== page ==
When attention is off MJ and Peter, not all is lost in terms of the action elements of the plot. The Venice elemental battle is a real treat, and it becomes readily apparent why it was featured so heavily in the trailer. The water monster packs a punch, and props must be given to the special effects and sound crews who created the texture and sense of depth that is necessary for this scene to work. Holland’s dance abilities and gymnastic moves come in handy for showing off that Spidey strength.
The tightly edited scenes of Spider-Man engaged in parkour along the side masonry walls and tile roofs of Venice Italy are a sight to behold. The visual elements of the film begin to pick up during the interlude Berlin section and the Great Britain finale. Mysterio’s powers are on full display, and the best environmental spectacle appears since Inception (2010). Spider-Man parachuting into the London Bridge demonstrates just how far computer technology has come since the days of presenting a computer image of the aforementioned Maguire sticking to walls and swinging around Manhattan Island.
Unfortunately, this is also where the plot introduces a Deus ex machina device that is so outlandish there’s no right way to justify it. As to why Tony Stark didn’t attempt to use this device in Avengers: Endgame when he had the chance is an enigma. Also, the main villain reveal is no more than a retread of Iron Man 3 (2013) and not as creative the last three MCU film entries.
When all is said and done, Spider-Man: Far from Home is neither fish nor fowl. Screenwriters McKenna and Summers don’t deliver dry-witted humor as well as they did in Spider-Man Homecoming. McKenna seems to forget that he’s not writing the 30-minute American Dad! cartoons. In this Marvel movie, redundant jokes seem to doubt the audience’s sophistication. Yet, the primary weakness of the film is the delayed lack of urgency. This urgency does not emerge until the final two thirds of the film, and there’s just too much dead space in-between. The post credits set-up hints at the inevitable sequel being more interesting than Watts’ story.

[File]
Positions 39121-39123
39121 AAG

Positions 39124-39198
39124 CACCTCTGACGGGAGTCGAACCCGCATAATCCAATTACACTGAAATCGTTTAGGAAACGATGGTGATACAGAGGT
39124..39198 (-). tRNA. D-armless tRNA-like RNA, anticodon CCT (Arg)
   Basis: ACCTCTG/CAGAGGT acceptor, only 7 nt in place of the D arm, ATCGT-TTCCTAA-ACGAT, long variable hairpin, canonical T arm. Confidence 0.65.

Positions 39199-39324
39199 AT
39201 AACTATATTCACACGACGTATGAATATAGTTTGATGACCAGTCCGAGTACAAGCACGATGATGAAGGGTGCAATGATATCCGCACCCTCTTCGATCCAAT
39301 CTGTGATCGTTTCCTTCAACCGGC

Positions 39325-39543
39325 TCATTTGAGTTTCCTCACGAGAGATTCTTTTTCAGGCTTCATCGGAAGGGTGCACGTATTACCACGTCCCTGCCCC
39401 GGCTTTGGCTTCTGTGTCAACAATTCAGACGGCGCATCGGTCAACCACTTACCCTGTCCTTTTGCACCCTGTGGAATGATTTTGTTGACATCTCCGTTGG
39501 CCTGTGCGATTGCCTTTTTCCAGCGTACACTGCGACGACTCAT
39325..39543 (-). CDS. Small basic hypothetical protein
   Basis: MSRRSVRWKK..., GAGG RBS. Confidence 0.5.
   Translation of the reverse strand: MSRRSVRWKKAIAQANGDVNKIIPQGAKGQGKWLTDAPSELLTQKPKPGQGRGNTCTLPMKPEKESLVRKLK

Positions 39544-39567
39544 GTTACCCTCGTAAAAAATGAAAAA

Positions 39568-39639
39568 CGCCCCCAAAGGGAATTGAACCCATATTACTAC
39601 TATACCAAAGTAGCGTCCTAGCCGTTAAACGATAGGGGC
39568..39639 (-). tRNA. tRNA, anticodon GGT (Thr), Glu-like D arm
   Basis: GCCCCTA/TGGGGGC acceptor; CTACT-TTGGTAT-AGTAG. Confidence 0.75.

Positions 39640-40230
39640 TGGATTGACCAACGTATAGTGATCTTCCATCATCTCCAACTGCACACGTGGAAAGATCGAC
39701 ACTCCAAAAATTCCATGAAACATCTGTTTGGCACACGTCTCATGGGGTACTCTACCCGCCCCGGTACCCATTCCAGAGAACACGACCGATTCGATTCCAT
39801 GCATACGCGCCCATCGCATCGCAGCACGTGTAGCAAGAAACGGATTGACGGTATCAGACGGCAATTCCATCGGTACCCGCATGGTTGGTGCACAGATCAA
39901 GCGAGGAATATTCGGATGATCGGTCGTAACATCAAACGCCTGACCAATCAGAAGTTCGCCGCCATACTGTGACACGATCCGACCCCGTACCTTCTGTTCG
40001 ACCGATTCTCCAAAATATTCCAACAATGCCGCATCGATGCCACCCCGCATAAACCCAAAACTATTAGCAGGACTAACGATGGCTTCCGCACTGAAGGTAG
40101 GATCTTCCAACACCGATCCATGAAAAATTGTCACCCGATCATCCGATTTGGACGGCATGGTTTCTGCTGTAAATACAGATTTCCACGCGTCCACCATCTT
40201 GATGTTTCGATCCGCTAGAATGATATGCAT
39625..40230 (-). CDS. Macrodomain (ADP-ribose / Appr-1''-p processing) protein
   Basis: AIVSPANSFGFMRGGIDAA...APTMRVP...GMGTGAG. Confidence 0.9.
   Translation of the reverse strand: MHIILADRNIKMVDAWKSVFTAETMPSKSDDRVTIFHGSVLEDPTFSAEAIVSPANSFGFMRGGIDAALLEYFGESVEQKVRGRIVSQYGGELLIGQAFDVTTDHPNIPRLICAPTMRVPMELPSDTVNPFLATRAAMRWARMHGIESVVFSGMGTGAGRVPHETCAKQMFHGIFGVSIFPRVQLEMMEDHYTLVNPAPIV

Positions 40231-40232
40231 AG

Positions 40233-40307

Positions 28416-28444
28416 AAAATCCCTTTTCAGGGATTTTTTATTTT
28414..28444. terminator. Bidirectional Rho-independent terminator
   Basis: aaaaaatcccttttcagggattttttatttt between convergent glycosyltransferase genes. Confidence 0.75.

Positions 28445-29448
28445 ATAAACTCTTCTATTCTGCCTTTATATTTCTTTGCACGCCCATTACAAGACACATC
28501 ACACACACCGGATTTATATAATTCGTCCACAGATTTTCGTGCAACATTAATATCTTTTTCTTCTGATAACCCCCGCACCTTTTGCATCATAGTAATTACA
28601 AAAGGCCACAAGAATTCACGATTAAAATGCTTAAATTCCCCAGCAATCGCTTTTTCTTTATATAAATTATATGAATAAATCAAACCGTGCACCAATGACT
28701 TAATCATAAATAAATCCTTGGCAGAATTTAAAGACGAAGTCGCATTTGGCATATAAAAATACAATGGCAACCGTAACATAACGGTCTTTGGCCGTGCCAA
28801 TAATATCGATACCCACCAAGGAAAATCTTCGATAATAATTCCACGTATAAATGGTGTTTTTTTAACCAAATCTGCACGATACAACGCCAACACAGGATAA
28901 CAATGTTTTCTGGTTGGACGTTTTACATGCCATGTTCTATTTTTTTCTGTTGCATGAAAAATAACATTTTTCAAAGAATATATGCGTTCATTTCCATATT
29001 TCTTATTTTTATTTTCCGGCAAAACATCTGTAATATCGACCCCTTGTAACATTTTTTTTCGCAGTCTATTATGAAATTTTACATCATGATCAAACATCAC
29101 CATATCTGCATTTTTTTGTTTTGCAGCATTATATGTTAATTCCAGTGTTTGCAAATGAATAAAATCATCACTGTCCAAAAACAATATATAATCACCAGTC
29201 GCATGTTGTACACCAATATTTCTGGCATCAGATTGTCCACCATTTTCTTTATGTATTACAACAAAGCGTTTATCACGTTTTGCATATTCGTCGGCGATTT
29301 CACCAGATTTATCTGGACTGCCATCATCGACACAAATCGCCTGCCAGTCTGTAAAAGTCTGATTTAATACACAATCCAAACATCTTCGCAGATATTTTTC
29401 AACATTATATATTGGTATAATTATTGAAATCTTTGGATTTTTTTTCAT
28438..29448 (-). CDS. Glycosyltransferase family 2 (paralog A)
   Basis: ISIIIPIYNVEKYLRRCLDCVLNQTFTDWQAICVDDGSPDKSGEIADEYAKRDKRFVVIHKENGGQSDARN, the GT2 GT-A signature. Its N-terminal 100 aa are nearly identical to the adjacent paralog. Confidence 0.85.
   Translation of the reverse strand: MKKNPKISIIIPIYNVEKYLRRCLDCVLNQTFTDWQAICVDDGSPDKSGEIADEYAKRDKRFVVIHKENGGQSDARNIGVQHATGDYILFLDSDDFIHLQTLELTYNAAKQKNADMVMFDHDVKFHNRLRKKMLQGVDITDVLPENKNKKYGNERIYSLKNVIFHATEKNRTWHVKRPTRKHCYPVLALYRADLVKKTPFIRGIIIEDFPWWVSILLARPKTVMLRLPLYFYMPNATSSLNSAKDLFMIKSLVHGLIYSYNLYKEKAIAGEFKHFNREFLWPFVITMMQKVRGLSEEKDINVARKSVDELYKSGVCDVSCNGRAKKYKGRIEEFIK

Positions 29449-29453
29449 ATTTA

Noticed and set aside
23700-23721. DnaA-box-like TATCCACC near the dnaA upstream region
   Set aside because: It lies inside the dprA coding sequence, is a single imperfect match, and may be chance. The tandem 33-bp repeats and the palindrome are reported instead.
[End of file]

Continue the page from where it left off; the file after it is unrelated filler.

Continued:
Spider-Man: Far from Home is a sophomoric attempt to capture the visual flair and look of the old comics; Watts fails to capture the bite and necessary substance. I suspect that there was some trepidation on the part of the director and screenwriters as to how well Spidey can stand on his own, given the overabundant flashbacks to Iron Man and the constant reminders of Peter Parker being Stark’s protégé. Perhaps my expectations were too high, but as THE film franchise which singlehandedly ushered in the comic book genre era, I anticipated a more sophisticated and polished product. Most casual moviegoers will get a kick out of the special effects and those adorable Disney-esque Spider-Man eyes. However, hardcore Marvel fans who are holding out hope for those Spider-Man 2 (2004) glory days will feel undernourished and may want to settle instead for the compilation of Mysterio highlights when it hits YouTube.
Peter Bell (@PeterGBell25) is a 2016 Master of Arts – Film Studies graduate of Columbia University School of Arts in New York City. His interests include film history, film theory and film criticism. Ever since watching TCM as a child, Peter has had a passion for film, always trying to add greater context to film for others. His favorite films include Chinatown, Blade Runner, Lawrence of Arabia, A Shot in the Dark and Inception. Peter believes movie theaters are still the optimal forum for film viewing, discussion and discovering fresh perspectives on culture.